Evette Vargas Reveals Her Journey From Struggling With Her Identity to Finding Refuge in the Arts

Before becoming an award-winning writer, director, producer, and storyteller, Evette Vargas was just another girl finding her place in the world. Born in the Boogie-down Bronx, she would later move to New Jersey at seven years old. Her family settled into the heart of a white suburban neighborhood. There she struggled to find comfort in her Latina heritage. Evette wanted to fit in with her friends who were predominantly white and at some point wanted to change her name to Jenny. However, she was never white enough for her white friends. Eventually, Evette lost her hood accent and found it difficult to be around other Latinos.

As she struggled with her identity, Evette Vargas found refuge in art. Her hobbies of drawing, painting, writing, and dancing once again became an outlet that lit her up and helped her find her voice. Evette was finally able to stand out. Her creativity expanded, and she would gravitate towards the urban scene with graffiti and deejaying. It was no different at home as she and her family allowed imagination to rule, and stories were loudly shared at the dinner table.

After high school, the highly-gifted Evette would delve into graphic & fashion design and spend a semester abroad in Paris, where she started a long-distance relationship with a French pastry chef. She would later work for Calvin Klein and Donna Karen as a fashion designer, but she yearned for her greatest passion — storytelling. Fortunately, Evette found herself attending NYU Tisch on a scholarship. There she was able to utilize her talents to their full extent, directing music videos, commercials and working as an advertising art director. Evette’s senior thesis film won the best of NYU, generating a lot of buzz and bringing her to Los Angeles.

Finally earning the opportunity to live out her dream, Evette Vargas utilized her skills to secure work in several major studios’ digital departments. A few years later, she would create a digital production company with her husband. Business was going well as many major names became their clients. The work allowed Evette to be creative, but she could not find the time to write her own stories. Yearning to share her stories once more, Evette went into grad school and earned an MFA from UCLA in Screenwriting and Television Show-running.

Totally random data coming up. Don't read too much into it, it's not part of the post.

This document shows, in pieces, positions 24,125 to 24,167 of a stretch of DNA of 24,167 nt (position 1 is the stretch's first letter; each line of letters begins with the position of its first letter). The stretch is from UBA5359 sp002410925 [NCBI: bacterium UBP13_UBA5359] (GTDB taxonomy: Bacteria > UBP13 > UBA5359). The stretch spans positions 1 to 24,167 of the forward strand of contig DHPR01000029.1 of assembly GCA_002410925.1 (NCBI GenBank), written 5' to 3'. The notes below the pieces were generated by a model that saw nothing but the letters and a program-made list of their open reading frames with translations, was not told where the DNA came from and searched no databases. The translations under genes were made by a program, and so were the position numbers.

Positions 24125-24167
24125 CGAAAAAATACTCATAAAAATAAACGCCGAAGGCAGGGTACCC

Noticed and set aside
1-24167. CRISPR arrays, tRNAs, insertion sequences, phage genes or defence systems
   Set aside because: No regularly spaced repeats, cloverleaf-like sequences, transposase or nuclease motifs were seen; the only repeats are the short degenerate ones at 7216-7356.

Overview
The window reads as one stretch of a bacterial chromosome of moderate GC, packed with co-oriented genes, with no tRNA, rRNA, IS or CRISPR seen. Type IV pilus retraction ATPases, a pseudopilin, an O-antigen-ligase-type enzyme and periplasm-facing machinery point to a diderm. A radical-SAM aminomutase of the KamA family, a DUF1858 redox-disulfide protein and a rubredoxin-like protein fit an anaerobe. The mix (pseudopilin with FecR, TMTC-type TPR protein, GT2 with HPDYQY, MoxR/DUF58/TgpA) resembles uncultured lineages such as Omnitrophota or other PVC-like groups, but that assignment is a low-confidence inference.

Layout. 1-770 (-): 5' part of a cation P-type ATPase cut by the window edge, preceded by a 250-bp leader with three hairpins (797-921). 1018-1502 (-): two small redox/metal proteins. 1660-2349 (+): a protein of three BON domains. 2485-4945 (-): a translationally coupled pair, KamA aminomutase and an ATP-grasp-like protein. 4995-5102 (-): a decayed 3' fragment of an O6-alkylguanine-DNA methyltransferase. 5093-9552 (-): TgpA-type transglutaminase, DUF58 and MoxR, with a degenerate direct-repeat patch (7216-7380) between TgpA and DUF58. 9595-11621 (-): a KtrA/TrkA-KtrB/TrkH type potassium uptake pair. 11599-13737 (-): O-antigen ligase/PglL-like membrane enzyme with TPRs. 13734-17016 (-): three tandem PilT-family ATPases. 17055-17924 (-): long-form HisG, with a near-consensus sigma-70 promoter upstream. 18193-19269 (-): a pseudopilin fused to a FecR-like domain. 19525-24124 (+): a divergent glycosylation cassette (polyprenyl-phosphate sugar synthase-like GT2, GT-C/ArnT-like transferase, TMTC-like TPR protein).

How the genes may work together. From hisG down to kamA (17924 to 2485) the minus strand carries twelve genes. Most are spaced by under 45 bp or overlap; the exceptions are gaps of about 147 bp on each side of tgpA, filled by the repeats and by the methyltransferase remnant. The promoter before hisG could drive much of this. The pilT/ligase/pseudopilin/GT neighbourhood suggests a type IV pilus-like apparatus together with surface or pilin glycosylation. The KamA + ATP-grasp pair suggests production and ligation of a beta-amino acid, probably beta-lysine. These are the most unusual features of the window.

In 2019, Evette Vargas started mentoring five diverse screenwriters who dreamt of breaking into television. She organized a writer’s room setting where they broke a season arc of the Killing Eve series, wrote an episode of the arc, and concluded with a table read. While the breakthrough was something she already expected, the actors’ reaction during the table read was nothing short of positive as they shared their thoughts about the writers’ unique point-of-views. The writers and actors praised and encouraged Evette’s mentoring format, and she was excited about the prospect of making it come true, but at the time, her schedule left little room for her to invest in the project. Even when she had set up a series at MGM, Evette received support for the experience she gave the writers and actors. As an inclusion activist, she wanted to break down the barriers for underrepresented storytellers at all levels, creating The Writers Room 5050. 

Since creating her foundation, storytellers of different backgrounds were able to thrive in the writer’s room. Evette Vargas hopes that she will finally take her stories to the next level by showrunning her ideas and directing episodic television.

Learn more about Evette Vargas and The Writers Room 5050 Foundation by visiting their website. You can also find them on Facebook, Instagram, and Twitter.

Daniel Ruiz

Daniel Ruiz is an Executive Journalist at The Chicago Journal. Daniel's decades of experience in the writing world has gained him exposure to various kinds of businesses. He has helped several entrepreneurs in the past to grow in their respective industries.

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